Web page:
I was hearing my dear friend Soumitra Dutta, who wrote the book “Throwing Sheep in the Boardroom” the other day, speak about his book where he opines that the future of work lies not in the hierarchy and position an organization provides an individual but if individuals can excel and unleash their potential. Besides, today’s “employee” collaborates not just within the organization but also as much outside and the fine line between work and pleasure has dulled considerably. I am living his theory in some way.
The last 6 months have been the most difficult but some of the most exciting months in my life. I struggled to find my course and take decisions that I knew would have big implications on my life and career. After all, I had a wonderful job, great boss, amazing colleagues, and a supporting family to boot. It seemed stupid to rock the boat on one side, but there was this nagging feeling that unsettled me. Instead of ignoring those feelings, I decided it was time for some introspection and determine how I wanted to live my life in the coming months and years.
In my 15 year career, I have had fantastic opportunities where I have led projects where there had been few precedents. Be it creating a roadmap for commercialization of India’s first biotech crop, overcoming what could be the worst business environment, or executing a brand transition in 19 days or taking a brand from being virtually unknown to be nominated as among the top 5 to watch out for, my career has been full of excitement and challenges that have not only been fulfilling for me as a professional, but have also shaped the person I am today. Now, other than having a strong will and perhaps a reasonable above-average intelligence, I don’t think I have any other remarkably different skills that an average professional possesses. I realized that what really helped me succeed all these years was the ability to look at a seemingly impossible situation and create a path to find a solution for it. It was the challenge that excited me and helped me get the successes I have had so far. One of things I had always struggled with was to translate my vision to others and delegate, but in the last few years, my biggest satisfaction has been the creation of the communications team from scratch at HCL and watching this vibrant and high-energy team grow from strength to strength and execute programmes with an expertise and panache that would put much experienced veterans to shame! Easily the best and the sharpest team in the world!!!!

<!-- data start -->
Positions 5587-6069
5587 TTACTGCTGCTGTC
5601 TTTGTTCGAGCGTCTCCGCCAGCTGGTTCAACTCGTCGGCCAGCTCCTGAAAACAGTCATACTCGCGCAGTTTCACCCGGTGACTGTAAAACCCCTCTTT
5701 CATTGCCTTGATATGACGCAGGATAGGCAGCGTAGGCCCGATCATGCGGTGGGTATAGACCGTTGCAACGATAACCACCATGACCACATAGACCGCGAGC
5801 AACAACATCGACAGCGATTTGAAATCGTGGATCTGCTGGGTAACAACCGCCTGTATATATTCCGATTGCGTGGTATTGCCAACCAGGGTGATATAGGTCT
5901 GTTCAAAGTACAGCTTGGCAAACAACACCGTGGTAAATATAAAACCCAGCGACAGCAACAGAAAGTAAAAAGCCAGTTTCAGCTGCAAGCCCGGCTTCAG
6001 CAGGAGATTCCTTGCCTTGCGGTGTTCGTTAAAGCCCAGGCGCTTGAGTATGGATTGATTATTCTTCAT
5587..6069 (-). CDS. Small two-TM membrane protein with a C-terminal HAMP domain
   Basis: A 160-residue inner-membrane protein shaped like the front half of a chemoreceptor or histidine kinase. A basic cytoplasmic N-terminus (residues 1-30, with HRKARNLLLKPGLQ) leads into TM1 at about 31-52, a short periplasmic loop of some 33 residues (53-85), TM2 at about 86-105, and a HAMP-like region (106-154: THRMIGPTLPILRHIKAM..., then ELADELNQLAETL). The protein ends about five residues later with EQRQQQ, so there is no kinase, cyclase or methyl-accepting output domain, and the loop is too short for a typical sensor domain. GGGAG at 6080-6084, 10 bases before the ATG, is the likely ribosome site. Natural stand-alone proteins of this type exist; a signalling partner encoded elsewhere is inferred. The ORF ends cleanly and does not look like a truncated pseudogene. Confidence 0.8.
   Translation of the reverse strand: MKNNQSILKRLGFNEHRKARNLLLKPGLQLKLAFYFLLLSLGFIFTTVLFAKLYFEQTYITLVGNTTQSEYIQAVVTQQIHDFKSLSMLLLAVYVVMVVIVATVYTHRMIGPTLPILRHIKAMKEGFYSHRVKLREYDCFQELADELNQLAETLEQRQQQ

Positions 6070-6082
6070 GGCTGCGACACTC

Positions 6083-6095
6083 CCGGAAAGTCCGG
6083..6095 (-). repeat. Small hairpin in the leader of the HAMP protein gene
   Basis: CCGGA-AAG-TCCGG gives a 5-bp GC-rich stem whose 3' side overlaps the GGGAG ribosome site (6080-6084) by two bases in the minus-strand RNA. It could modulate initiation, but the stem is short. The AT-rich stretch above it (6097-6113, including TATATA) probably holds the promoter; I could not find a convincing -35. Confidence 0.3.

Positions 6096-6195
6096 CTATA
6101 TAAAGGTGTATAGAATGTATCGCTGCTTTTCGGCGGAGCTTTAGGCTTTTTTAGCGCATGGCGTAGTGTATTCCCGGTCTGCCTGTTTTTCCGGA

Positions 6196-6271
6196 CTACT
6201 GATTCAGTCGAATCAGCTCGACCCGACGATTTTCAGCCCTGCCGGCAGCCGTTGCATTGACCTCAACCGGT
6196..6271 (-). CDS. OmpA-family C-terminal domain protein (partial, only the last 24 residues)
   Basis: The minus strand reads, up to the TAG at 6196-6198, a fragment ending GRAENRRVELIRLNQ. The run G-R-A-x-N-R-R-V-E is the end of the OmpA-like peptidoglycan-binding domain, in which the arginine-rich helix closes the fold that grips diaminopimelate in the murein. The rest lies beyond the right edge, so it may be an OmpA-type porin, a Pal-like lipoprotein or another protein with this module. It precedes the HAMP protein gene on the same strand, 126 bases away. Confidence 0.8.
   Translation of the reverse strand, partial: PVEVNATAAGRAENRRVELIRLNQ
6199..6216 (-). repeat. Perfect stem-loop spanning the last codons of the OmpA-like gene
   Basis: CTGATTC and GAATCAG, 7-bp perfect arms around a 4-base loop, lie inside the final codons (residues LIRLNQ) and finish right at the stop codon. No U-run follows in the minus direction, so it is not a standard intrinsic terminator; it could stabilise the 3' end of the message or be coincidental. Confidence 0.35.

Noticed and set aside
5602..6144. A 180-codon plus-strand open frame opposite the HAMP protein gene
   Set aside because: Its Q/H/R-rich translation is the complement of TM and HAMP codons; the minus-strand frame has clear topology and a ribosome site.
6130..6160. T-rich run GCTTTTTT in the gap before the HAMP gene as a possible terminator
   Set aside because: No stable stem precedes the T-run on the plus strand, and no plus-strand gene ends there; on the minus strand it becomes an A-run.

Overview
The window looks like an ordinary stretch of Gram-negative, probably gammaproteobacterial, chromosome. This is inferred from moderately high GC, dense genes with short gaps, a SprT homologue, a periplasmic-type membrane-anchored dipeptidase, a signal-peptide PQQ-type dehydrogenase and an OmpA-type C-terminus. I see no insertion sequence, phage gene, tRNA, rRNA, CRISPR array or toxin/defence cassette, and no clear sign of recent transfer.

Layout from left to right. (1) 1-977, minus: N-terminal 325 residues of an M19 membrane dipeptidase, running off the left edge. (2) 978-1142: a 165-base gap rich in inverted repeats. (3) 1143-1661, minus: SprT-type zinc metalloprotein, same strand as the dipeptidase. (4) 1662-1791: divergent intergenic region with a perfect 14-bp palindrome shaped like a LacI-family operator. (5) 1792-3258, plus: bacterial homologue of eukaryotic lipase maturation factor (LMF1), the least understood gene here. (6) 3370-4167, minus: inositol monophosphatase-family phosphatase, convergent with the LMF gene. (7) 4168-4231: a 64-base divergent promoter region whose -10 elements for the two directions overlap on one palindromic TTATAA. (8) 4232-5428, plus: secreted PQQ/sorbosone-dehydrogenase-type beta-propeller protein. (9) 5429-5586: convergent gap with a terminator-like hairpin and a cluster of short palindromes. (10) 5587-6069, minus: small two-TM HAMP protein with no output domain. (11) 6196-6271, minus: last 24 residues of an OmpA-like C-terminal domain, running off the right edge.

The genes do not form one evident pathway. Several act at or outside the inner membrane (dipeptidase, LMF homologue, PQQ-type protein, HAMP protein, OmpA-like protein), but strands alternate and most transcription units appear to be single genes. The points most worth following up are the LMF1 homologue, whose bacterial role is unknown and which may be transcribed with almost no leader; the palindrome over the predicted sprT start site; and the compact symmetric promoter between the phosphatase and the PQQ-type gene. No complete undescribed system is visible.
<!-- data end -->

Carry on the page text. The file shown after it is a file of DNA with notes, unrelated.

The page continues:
I find myself again at the crossroads now, and I choose to take the path less travelled. The decision to move out of a role that gave me so much success and satisfaction hasn’t been easy but I need to this now. I am excited about the challenging projects I have determined for myself, that will bring significant business impact to the organizations I will associate myself with. Time will tell if this was an intelligent decision but it definitely feels good. I truly believe today I can be successful and get peer recognition purely for the value I bring to the work I do, and not be judged primarily on a high profile designation I might have.
I am also reminded at this time of this discussion I had with Prof Gary Hamel sometime back where he was telling me about this company he was very impressed with called WL Gore. He told me that employees in the company had no designations. I pretended that I wasn’t baffled, but I actually was. I mean, how does one know who’s the boss? Gary’s theory was very simple. He said if “someone calls for a meeting, and the invitees turn up, well, he sure is a leader”!!!!!!!!!! Which is true, isn’t it- people naturally gravitate towards people they think bring value to their work and their lives. Isn’t that really a better yardstick to determine who has “leadership” potential?
So there…flagging off my personal journey and experiencing the “future of work” where the fine line between personal and professional, between social and business, between work and pleasure is just that….a fine blurring line!